Now some of the uncertainty has gone, let’s unleash the UK’s R&D potential
Regardless of one’s political view, a Conservative majority is positive for Parkwalk’s investment strategy. Not only is this government a keen supporter of EIS, but importantly UK scientific research will continue at the forefront of the government’s modern industrial strategy.
Prime Minister Boris Johnson was recently quoted:
“The UK has the best universities in the world, and we have a proud history of scientific discovery from penicillin to sequencing the human genome…. We must grow and commercialise of our amazing life science discoveries and grow the companies in the UK… This is part of my vision to have a vibrant post-Brexit economy fuelled by science and technology.”
But there are a number of reasons why a Conservative victory is good for small business, generally, and specifically for university spinouts:
Enterprise Investment Scheme (EIS)
Conservative are supportive of the scheme:
“We are proud of the work we have done to support entrepreneurship and want to see more entrepreneurs, including women and those from BAME backgrounds. Some of our work has been spectacularly successful – such as the Seed Enterprise Investment Scheme and Enterprise Investment Scheme.”
Visas (and Brexit)
Over the summer Boris Johnson announced a new fast-track visa system to attract leading scientists to work in the UK, thereby scrapping the cap on “tier one” visas for highly skilled migrants – currently the limit is 2,000 a year.
This is a welcome proposal and helps overcome some of the Brexit concerns (see here for earlier thoughts on Brexit).
The Conservatives set out its commitment to reach 2.4 per cent of GDP being spend on science and research and development (R&D) by 2027. This is a massive boost from 1.7 per cent of GDP, where it has been hovering for the last decade
And this is part of a wider political consensus. Labour committed “to build an ‘innovation nation’ and achieve a target of 3 per cent GDP spent on R&D by 2030.”
So, regardless of the result, UK scientific research would have continued to be at the forefront of the government’s modern industrial strategy, but the Conservatives are more proven in their belief, and a number of Conservative advisers, such as Dominic Cummings, are very pro-science.
Science and technology was even mentioned in Boris’ speech the morning of the election result.
New Funding Agency
As a result, the Conservatives want the UK to emulate the US’s Defence Advanced Research Projects Agency (Darpa) — which has produced civilian by-products ranging from the first computer mouse to GPS navigation. In its manifesto the Conservative party pledged to create “a new agency for high-risk, high-pay-off research”, as part of a rapid expansion in public funding for science.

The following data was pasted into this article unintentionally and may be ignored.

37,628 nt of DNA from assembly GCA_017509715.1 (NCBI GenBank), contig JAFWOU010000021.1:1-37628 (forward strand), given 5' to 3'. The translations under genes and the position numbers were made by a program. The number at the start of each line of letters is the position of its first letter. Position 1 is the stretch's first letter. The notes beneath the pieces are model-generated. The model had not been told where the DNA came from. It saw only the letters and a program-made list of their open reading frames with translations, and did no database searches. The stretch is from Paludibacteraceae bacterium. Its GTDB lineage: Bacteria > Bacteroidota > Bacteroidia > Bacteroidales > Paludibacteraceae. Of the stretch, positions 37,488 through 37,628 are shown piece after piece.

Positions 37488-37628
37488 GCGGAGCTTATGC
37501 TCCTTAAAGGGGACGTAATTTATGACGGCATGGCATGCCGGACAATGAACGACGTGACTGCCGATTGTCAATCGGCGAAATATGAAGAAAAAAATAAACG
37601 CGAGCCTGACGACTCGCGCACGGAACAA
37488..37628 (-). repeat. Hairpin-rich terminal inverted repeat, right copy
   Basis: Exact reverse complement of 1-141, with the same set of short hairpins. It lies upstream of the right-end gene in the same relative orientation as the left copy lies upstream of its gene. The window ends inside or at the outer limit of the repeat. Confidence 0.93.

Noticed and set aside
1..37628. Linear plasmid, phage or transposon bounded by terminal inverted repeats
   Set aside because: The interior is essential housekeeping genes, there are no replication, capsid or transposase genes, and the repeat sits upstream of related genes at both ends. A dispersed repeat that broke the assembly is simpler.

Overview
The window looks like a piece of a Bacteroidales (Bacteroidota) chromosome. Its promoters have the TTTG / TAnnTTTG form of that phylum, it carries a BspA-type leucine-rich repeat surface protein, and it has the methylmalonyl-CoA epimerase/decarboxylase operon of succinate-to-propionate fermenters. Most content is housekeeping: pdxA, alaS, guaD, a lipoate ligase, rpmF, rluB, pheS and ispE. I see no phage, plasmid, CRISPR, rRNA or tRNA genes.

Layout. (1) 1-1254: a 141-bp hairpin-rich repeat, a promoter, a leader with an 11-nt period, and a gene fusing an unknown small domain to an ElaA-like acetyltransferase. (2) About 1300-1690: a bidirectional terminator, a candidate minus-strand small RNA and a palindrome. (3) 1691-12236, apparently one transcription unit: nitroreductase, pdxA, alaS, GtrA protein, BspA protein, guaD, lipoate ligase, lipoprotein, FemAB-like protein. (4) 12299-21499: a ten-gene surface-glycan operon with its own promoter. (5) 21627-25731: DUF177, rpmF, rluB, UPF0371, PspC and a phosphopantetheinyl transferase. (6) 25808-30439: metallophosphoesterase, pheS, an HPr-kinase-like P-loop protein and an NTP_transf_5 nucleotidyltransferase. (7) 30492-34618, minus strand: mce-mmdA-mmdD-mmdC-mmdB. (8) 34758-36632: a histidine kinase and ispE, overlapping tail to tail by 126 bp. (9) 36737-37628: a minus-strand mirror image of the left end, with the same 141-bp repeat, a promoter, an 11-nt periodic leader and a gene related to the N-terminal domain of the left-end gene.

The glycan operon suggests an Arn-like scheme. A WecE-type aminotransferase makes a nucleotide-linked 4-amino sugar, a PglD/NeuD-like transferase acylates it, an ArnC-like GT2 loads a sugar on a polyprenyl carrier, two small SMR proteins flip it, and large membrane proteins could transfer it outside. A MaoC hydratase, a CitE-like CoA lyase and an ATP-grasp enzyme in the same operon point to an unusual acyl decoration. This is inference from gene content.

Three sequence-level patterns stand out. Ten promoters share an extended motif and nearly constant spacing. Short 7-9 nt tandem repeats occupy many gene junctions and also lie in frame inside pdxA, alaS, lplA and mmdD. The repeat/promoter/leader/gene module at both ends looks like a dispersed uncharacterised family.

This is again positive and brings us nicely on to what now….
Even with the Conservative win the UK’s business community faces uncertainty in the coming months, as trade deals start to be negotiated. These will be a priority for all.
But in terms of backing up the ambition to maintain the UK’s position as a global leader in Research and Development (R&D) more needs to be done for funding this innovation.
Early stage research funding, be it from the R&D budget or a Darpa type agency are all well and good but pointless if this grassroots research funding is not backed up with funding to build new global science led or ‘deeptech’ companies.
And despite efforts such as British Patient Capital funding, there is still a lack of funding for early stage companies, especially for the larger ‘scale up’ finance required to help propel successful early stage innovative companies into dominant global brands.
For instance, in the next budget there should be final details on the new ‘Knowledge Intensive Company’ (KIC) EIS Fund, and we hope that several changes are made to make this fund workable. But even if these funds are a success this will help support companies at the earlier stage.
At the later stage discussions are ongoing around ways to encourage patient capital, and the government must be bold – for example supporting the findings of the British Business Bank review into DC pension schemes investing in early stage capital as part of a prudentially diverse portfolio.
The part of the funding gap is key if we are to build large scale UK businesses, rather than have to sell them overseas. In the Prime Minister’s own words recently:
“Over 60 years ago, we saw the discovery of DNA in Cambridge by a team of international researchers and today we are going even further. However this research was largely commercialised in California in a $40bn company based on UK research. This must change.”
Brilliant minds in the UK drive innovation, create jobs and contribute to economic growth. In particular for the next generation of talent, who want their work to help solve the challenges we are facing as a global community today. It is imperative that the investment structure is in place to enable them to succeed.